15. 15. Two Degrees of Innovation—How to seize the opportunities in low-carbon power 15particularly powerful in light of the focus on green growth in Improvements in technology and productivity are one of thepolicy circles and the need for innovation in low-carbon three factors that explain growth, alongside increases in capitaltechnologies. and labor. In many countries, total factor productivity (a broad definition of technology usually employed by growthStructure economists) was found to account for more than half of 43The paper opens by reviewing why innovation is critical to long-term economic growth. There is little disagreementmeeting policymakers development, energy, and that innovation is itself a critical ingredient to the economic 44environmental goals. Section two introduces foundational development of any country. For example, the dramaticconcepts about innovation processes and the ecosystem that growth episodes in the so-called Southeast Asian Tigers havesupports innovators. It concludes by detailing what innovation been extensively studied and linked to their successful effortsconcepts can reveal about how the low-carbon power sector to create and foster new sectors through a mix of industrial, 45operates today. Section three introduces a step-by-step process science, technology, and innovation policies.for policymakers who want to invest in innovation in order toseize the opportunities. It describes how to identify The argument that innovation leads to growth is alsoopportunities in the sector, how to assess the current relevant to specific sectors. Fostering innovation in a specificinnovation ecosystem and how to take steps to bolster support sector is often a more manageable task than attempting to dofor innovations. so across the entire economy simultaneously. Even high- 46 capacity nations tend to focus efforts on key sectors.SECTION 1—WHY INNOVATE?Policymakers should embrace innovation in the low-carbon The emerging low-carbon power sector has become apower sector for a host of reasons integral to economic priority for many nations pursing development. Countriesdevelopment, energy, and environmental agendas in both like China have explicitly targeted the low-carbon powerdeveloped and developing countries. From efforts to drive sector as a new strategic sector leading economic growth 47economic growth to supplying low-cost electricity, from worldwide. By early 2011, at least 95 countries had enactedcreating new jobs to safeguarding the climate, the potential policy mechanism to support renewable electricity generation, 48benefits derived from investing in low-carbon power sector more than half of which developing countries. This sectorinnovation should not be ignored. has been experiencing impressive growth rates in recent years, 49 with little indication that this rapid expansion is short-lived.Innovation for Economic Growth and Investing in innovation in low-carbon power technologies isDevelopment thus particularly attractive for two reasons: first, because theInnovation is one of the most important drivers of power sector usually forms an important share of a country’seconomic growth. Schumpeter was the first economist to overall economy, and impinges on nearly all other sectorshighlight that knowledge and innovation are critical to the through energy provision services; and second, because pastevolution of an economy. He remarked that a “new experience suggests that rapidly-growing, technologically-combination of the means of production” is “the fundamental advanced sectors have been good targets for policy 39phenomenon of economic development”. Solow was the first interventions aiming to spur a country’s economicmodern economist to bring technology into neoclassical performance, or “leapfrogging” into sustained international 50economics and show that it has an important role to play in competitiveness. 40long-term growth. Since Solow’s contribution over 50 yearsago, the role of technology and innovation have been Participating in the low-carbon power sector requires 41extensively explored by modern economists, and most agree interaction with global markets, which createsthat improvements in these areas are the main engine to opportunities for significant economic benefits in and of 42 51increases in long-term productivity and economic growth. itself. The larger, international market increases theWORLD RESOURCES INSTITUTE • September 2011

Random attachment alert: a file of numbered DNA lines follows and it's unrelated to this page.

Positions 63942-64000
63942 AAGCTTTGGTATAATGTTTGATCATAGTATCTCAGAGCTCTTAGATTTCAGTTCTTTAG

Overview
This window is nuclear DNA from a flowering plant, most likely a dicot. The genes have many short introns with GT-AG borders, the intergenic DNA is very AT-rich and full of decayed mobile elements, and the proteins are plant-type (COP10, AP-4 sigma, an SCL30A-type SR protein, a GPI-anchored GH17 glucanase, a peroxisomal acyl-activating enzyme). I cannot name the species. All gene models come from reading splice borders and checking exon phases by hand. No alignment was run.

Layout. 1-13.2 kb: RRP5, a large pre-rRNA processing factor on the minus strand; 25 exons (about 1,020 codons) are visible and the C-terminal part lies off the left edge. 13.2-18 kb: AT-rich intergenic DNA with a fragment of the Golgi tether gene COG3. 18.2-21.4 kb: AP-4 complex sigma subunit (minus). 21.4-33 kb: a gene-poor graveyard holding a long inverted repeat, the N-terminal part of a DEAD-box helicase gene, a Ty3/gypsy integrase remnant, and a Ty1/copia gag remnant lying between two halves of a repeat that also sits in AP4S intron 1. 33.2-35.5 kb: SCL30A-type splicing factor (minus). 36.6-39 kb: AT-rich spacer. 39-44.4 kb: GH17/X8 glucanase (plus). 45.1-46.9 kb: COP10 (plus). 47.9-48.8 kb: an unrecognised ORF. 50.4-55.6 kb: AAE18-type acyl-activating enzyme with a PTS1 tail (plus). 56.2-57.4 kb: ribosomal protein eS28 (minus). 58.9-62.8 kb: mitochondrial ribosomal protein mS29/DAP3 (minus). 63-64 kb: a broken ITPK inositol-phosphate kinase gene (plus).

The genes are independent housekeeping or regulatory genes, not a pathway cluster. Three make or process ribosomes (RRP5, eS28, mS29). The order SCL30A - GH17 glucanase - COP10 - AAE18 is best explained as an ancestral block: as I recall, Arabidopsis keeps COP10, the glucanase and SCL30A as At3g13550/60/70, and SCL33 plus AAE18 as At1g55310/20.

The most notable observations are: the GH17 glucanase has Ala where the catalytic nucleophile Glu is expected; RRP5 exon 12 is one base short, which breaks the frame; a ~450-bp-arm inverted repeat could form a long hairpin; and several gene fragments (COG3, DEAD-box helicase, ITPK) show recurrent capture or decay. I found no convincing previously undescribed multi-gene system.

16. 16. Two Degrees of Innovation—How to seize the opportunities in low-carbon power 16opportunities for learning, for access to innovations made Innovation for Expanded, Affordable, andelsewhere, and for additional exports. Developing nations may Reliable Electricity Accessnot have sufficient resources for early-stage research and Expanded Electricity Accessdevelopment, education investment, or competitive innovation Innovation in the low-carbon power sector is necessary to 52strategies to penetrate the global market. Participation in a expand both physical and economic access to electricityglobal energy innovation ecosystem therefore allows for short- and modern energy services. According to the Internationalterm capacity expansion through adoption of the most Energy Agency’s 2010 World Energy Outlook, the world’sappropriate technologies available on the global market, which average electrification rate as of 2009 was 78.9 percent,should be adapted to the country context. Over time, countries leaving 1.4 billion people or over 20 percent of the world’scan develop technologies and processes in the low-carbon population without access to electricity, and consequentlypower sector ideal to their specific local contexts, without access to the benefits of modern energy services such 55incorporating existing indigenous knowledge from other as lighting, refrigeration, and telecommunications.economic sectors (cross-sector transfer or “skill switch”). Thiswould allow them to capture critical links within the global Innovation throughout the entire low-carbon valuesupply chain and expand market share, which increases rates chain—including in renewable energy equipmentof wealth retention and contributes to domestic economic manufacturing, electricity generation, transmission,growth and welfare. 53 dispatching, demand management, and policy and regulation—is key to bringing electricity prices down whileInnovation in the low-carbon power sector also provides improving access and performance (be it reliability,numerous development co-benefits beyond its direct efficiency, safety, quality, or similar criteria). Solving thecontribution to economic growth, such as improvements in: inter-related physical and economic challenges to providing• access to education services, modern energy services requires technologies that meet• human capital due to training and absorption of know- consumers’ performance needs, avoid damaging the climate, how, and cost the same or less than fossil fuels or traditional energy• public health outcomes due to the increased use of clean sources. Innovation is key to fulfilling all of these criteria. fuels,• government regulatory practices and institutions available Transmission is an ideal example of why innovation is central to other sectors, to providing clean, cheap, and reliable power. Development of• wage levels, low-carbon power from renewable sources like wind and solar• trade balances along with shallower economic cycles (in requires that the electricity sector balance both the temporal the case of countries highly dependent on imports of variability and the geographic mismatch of renewable energy fossil fuels and their price fluctuations in international generation and large-scale electricity demand. markets), and• access to energy resources. Both technical and systems innovations—for example ultra high-voltage transmission lines, real-time dispatching,In turn, these development co-benefits help to increase renewable resource forecasting, large-scale electricity storage,economic and political performance and stability, augmenting and demand side management—are needed for low-carboninvestor confidence and leading to increases in foreign direct producers to contribute their power to the grid and to ensure 56investment. This brings additional resources to the country and the provision of sustainable and reliable power.may enhance knowledge and technology spillovers, creating a Energy Securityvirtuous cycle that feeds back into innovation processes across 54 Policymakers strive to consistently deliver affordablethe economy. 57 electricity as a central ingredient for economic development.WORLD RESOURCES INSTITUTE • September 2011